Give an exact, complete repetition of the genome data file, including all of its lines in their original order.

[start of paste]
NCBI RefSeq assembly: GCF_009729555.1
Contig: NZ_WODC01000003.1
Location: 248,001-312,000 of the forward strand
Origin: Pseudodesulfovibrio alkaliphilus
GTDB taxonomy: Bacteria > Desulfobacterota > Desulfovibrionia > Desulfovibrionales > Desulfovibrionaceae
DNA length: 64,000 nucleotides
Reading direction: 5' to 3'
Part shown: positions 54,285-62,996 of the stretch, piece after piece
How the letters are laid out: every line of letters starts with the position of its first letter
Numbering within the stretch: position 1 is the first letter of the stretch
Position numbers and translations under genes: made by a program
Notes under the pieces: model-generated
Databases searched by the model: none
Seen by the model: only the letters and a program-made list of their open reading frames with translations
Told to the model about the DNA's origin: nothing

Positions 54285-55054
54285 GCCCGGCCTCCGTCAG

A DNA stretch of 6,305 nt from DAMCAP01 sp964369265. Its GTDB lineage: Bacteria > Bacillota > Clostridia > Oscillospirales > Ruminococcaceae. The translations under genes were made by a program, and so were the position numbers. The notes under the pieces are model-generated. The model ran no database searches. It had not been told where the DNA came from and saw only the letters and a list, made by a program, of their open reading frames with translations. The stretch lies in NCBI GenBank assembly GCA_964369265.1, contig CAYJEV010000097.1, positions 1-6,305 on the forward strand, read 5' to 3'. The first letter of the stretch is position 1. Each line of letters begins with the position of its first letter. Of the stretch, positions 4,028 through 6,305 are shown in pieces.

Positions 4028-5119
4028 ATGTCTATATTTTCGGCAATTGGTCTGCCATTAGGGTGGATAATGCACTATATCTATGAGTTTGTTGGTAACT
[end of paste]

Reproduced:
NCBI RefSeq assembly: GCF_009729555.1
Contig: NZ_WODC01000003.1
Location: 248,001-312,000 of the forward strand
Origin: Pseudodesulfovibrio alkaliphilus
GTDB taxonomy: Bacteria > Desulfobacterota > Desulfovibrionia > Desulfovibrionales > Desulfovibrionaceae
DNA length: 64,000 nucleotides
Reading direction: 5' to 3'
Part shown: positions 54,285-62,996 of the stretch, piece after piece
How the letters are laid out: every line of letters starts with the position of its first letter
Numbering within the stretch: position 1 is the first letter of the stretch
Position numbers and translations under genes: made by a program
Notes under the pieces: model-generated
Databases searched by the model: none
Seen by the model: only the letters and a program-made list of their open reading frames with translations
Told to the model about the DNA's origin: nothing

Positions 54285-55054
54285 GCCCGGCCTCCGTCAG

A DNA stretch of 6,305 nt from DAMCAP01 sp964369265. Its GTDB lineage: Bacteria > Bacillota > Clostridia > Oscillospirales > Ruminococcaceae. The translations under genes were made by a program, and so were the position numbers. The notes under the pieces are model-generated. The model ran no database searches. It had not been told where the DNA came from and saw only the letters and a list, made by a program, of their open reading frames with translations. The stretch lies in NCBI GenBank assembly GCA_964369265.1, contig CAYJEV010000097.1, positions 1-6,305 on the forward strand, read 5' to 3'. The first letter of the stretch is position 1. Each line of letters begins with the position of its first letter. Of the stretch, positions 4,028 through 6,305 are shown in pieces.

Positions 4028-5119
4028 ATGTCTATATTTTCGGCAATTGGTCTGCCATTAGGGTGGATAATGCACTATATCTATGAGTTTGTTGGTAACT